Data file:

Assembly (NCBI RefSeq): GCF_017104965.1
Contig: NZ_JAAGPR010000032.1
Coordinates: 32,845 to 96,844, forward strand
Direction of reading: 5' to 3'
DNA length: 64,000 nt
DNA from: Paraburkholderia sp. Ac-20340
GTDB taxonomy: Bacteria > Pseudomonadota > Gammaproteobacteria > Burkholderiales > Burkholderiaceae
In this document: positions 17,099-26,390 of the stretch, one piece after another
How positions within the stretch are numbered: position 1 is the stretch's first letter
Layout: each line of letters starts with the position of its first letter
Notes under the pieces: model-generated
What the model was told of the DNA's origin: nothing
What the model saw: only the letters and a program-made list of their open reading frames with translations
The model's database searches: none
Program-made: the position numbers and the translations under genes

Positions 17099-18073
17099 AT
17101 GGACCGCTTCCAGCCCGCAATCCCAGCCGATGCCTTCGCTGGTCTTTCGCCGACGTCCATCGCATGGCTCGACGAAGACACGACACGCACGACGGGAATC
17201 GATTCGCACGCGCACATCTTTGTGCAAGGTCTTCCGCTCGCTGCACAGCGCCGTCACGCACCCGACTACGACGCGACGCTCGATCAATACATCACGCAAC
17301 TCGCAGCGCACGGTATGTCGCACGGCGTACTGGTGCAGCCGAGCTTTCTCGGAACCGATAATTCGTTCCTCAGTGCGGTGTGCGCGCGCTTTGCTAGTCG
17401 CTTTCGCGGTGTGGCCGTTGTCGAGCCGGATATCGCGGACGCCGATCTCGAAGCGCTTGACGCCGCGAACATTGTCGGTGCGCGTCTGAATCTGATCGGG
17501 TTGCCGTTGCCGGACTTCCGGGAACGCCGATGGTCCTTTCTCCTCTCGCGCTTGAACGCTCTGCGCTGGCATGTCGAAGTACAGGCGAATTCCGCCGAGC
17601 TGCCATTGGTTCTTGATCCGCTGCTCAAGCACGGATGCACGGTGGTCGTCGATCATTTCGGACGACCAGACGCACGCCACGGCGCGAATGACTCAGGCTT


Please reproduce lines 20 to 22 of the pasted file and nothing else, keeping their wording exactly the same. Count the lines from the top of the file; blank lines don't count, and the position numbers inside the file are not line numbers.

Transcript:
17301 TCGCAGCGCACGGTATGTCGCACGGCGTACTGGTGCAGCCGAGCTTTCTCGGAACCGATAATTCGTTCCTCAGTGCGGTGTGCGCGCGCTTTGCTAGTCG
17401 CTTTCGCGGTGTGGCCGTTGTCGAGCCGGATATCGCGGACGCCGATCTCGAAGCGCTTGACGCCGCGAACATTGTCGGTGCGCGTCTGAATCTGATCGGG
17501 TTGCCGTTGCCGGACTTCCGGGAACGCCGATGGTCCTTTCTCCTCTCGCGCTTGAACGCTCTGCGCTGGCATGTCGAAGTACAGGCGAATTCCGCCGAGC